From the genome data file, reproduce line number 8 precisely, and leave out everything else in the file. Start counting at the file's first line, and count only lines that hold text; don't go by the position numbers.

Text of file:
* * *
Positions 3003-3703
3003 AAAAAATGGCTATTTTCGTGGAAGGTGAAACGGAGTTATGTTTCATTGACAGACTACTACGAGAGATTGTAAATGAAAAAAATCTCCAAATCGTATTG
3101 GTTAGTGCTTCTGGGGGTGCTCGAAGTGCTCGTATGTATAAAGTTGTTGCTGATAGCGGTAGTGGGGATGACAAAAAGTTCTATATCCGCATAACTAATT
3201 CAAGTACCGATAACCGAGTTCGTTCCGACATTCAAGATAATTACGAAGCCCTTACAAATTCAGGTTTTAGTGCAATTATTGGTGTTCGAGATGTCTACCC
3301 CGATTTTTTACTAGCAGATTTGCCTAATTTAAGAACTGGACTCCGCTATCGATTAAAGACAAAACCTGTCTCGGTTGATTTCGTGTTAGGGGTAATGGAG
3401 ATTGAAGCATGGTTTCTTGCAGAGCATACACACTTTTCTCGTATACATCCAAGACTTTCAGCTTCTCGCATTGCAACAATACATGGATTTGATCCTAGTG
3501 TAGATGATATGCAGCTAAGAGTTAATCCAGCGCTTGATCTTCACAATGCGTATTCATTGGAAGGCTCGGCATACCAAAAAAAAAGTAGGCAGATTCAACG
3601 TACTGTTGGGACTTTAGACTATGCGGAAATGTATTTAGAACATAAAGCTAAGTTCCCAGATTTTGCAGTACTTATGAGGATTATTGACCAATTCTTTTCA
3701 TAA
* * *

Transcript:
3601 TACTGTTGGGACTTTAGACTATGCGGAAATGTATTTAGAACATAAAGCTAAGTTCCCAGATTTTGCAGTACTTATGAGGATTATTGACCAATTCTTTTCA